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I'm trying to display a simple tableview in IOS with data from Sqlite. My database date is stored as a timestamp. I thought was an unix timestamps but if i try to use dateWithTimeIntervalSince1970 i've really strange result.

Examples of date rows stored:

1352208510267
1352208512266
1352208514266
1352208516266
1352208530266
1352208532265
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If you delete last three numbers, it is a date around nov 2012. –  fedorqui Apr 9 '13 at 12:31
    
oh well, you gave us some numbers. How are we supposed to guess how you evaluate those? I am sorry to tell you, that I cant crunch those down into real dates with my head alone... but I can tell you that SQLite actually is not storing dates as DATE datatype, but uses its date functions to display them ( sqlite.org/datatype3.html see pt 1.2 ). And because of this, you would need to show us your inserting/reading code to sqlite –  Najzero Apr 9 '13 at 12:34

2 Answers 2

Use a query like this

SELECT datetime(timestamp, 'unixepoch') from YOURTABLENAME
WHERE id = someId;

This should convert it to some readable value.

Have a look here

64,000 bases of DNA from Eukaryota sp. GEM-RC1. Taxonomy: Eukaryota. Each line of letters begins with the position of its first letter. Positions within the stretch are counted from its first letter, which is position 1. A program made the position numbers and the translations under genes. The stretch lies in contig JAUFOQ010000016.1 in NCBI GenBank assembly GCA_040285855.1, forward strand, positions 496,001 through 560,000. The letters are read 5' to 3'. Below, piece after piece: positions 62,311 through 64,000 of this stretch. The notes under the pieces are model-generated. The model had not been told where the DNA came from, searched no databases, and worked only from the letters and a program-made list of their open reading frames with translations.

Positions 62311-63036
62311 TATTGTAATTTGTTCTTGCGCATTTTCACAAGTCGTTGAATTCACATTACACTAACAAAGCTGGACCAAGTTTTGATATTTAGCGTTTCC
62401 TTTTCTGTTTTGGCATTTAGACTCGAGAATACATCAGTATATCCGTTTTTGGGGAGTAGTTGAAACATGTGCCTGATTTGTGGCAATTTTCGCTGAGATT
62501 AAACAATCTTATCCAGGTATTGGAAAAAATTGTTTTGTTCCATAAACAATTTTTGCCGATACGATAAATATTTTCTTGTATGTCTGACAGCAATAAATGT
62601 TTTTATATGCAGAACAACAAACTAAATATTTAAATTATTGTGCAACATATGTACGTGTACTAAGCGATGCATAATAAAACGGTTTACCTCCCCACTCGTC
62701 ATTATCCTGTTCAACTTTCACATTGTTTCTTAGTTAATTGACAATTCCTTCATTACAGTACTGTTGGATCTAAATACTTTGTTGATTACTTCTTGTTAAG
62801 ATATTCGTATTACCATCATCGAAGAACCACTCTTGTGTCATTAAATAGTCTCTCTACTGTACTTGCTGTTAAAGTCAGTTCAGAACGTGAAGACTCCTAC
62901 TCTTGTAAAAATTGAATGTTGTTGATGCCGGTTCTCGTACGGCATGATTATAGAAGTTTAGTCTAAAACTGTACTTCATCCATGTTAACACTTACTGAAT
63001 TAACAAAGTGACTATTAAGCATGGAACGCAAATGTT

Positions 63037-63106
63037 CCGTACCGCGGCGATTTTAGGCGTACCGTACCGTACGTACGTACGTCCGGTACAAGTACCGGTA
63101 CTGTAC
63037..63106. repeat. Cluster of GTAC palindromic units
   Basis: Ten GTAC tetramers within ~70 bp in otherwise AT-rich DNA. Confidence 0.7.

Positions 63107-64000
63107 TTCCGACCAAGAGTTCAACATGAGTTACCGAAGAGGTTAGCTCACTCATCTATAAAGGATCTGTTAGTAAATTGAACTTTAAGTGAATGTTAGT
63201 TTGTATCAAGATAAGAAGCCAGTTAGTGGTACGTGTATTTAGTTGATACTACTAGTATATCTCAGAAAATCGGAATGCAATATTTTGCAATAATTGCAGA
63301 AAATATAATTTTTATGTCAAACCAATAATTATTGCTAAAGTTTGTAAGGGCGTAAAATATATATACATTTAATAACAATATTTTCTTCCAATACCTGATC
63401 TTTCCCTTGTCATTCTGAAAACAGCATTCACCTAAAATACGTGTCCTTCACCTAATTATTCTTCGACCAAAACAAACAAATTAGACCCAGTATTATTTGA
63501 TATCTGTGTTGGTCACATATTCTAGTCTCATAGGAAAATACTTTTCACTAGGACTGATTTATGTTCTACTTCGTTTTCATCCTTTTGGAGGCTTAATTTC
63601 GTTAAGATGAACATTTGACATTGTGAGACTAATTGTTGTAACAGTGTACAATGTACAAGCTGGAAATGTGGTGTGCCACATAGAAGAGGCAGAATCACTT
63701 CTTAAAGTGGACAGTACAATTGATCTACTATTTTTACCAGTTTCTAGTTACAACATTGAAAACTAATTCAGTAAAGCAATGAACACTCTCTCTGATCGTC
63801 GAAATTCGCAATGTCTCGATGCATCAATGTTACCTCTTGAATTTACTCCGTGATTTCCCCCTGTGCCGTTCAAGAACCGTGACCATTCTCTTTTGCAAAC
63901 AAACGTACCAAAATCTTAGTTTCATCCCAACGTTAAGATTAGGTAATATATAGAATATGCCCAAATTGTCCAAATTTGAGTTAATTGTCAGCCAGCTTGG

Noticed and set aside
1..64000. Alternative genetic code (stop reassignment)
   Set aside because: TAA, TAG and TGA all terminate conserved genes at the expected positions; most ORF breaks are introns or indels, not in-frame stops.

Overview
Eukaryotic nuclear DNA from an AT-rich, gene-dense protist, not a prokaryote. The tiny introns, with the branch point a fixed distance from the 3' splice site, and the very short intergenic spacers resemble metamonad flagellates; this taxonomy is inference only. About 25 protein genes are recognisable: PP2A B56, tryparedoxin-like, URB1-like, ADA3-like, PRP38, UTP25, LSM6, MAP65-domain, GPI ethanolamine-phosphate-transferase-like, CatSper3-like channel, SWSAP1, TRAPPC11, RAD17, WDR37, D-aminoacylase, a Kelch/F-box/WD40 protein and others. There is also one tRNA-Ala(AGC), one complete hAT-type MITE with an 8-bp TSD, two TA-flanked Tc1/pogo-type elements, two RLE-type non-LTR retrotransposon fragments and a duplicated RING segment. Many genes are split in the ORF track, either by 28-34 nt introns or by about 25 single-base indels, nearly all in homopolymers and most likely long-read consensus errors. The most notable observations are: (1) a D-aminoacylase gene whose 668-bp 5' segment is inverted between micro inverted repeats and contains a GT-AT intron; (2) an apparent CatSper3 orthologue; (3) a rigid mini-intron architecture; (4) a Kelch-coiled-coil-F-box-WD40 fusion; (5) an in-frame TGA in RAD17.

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Sorry guys. My Sql Lite Studio was displaying an old database connection (journal cause). Deleted the connection and recreate now the stored number (1365511532/1000) is the current date I'm looking for. Sorry again. –  Alessandro Mattiuzzi Apr 9 '13 at 12:51
    
Even so, this is still a good way to get human readable dates out of SQLlite. –  Aran Mulholland Apr 9 '13 at 12:53

Unix timestamps are defined as the number of seconds since Jan 1 1970. Just now, this would be about 1365525702.

Your values are one thousand times larger, i.e., they are measured in milliseconds.

Decide whether you actually need the millisecond precision, and then add * 1000 or / 1000 at the appropriate places.

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